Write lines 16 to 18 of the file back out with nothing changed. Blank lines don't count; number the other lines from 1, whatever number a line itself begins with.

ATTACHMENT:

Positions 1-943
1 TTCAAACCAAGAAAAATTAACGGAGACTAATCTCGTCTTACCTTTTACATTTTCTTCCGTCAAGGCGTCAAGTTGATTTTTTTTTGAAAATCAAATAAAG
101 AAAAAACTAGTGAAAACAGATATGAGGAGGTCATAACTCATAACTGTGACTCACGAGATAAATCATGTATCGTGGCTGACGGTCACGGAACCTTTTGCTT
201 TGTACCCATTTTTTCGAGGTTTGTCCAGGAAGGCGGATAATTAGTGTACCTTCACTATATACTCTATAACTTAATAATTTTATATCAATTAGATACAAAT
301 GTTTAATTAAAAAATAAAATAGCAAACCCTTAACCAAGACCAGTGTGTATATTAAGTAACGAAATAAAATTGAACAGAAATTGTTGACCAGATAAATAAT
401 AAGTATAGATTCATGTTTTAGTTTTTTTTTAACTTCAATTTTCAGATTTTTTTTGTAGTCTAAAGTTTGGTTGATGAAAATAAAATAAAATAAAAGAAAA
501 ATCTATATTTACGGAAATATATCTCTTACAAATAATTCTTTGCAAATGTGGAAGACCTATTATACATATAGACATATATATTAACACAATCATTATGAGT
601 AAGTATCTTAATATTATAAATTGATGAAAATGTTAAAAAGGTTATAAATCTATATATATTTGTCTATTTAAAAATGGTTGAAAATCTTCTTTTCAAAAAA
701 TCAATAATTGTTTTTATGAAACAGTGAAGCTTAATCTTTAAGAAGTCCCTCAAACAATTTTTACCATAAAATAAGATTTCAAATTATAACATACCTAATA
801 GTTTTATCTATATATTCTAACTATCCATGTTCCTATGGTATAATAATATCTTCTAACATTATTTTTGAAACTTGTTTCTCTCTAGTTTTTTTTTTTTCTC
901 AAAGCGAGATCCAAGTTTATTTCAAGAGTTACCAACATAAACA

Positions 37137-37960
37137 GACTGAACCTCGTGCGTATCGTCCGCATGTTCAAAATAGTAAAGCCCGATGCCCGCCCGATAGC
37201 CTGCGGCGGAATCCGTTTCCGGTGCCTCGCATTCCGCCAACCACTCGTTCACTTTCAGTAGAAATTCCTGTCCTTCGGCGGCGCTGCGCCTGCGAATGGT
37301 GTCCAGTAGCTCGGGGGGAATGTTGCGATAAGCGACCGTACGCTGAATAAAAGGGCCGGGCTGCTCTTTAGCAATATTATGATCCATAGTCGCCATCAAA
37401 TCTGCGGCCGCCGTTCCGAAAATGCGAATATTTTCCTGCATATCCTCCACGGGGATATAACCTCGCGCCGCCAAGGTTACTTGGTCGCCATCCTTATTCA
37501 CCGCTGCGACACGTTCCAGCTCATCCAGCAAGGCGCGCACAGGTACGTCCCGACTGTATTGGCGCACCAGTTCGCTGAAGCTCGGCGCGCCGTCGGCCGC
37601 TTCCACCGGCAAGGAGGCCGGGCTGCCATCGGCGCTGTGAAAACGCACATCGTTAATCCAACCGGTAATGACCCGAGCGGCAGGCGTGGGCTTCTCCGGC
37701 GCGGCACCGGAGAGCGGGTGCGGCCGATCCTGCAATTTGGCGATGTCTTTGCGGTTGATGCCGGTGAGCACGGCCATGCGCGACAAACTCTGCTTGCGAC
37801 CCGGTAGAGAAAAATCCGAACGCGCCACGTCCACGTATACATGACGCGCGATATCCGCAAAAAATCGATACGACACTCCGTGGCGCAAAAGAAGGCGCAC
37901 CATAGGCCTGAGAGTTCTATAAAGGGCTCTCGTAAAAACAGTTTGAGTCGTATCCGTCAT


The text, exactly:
37401 TCTGCGGCCGCCGTTCCGAAAATGCGAATATTTTCCTGCATATCCTCCACGGGGATATAACCTCGCGCCGCCAAGGTTACTTGGTCGCCATCCTTATTCA
37501 CCGCTGCGACACGTTCCAGCTCATCCAGCAAGGCGCGCACAGGTACGTCCCGACTGTATTGGCGCACCAGTTCGCTGAAGCTCGGCGCGCCGTCGGCCGC
37601 TTCCACCGGCAAGGAGGCCGGGCTGCCATCGGCGCTGTGAAAACGCACATCGTTAATCCAACCGGTAATGACCCGAGCGGCAGGCGTGGGCTTCTCCGGC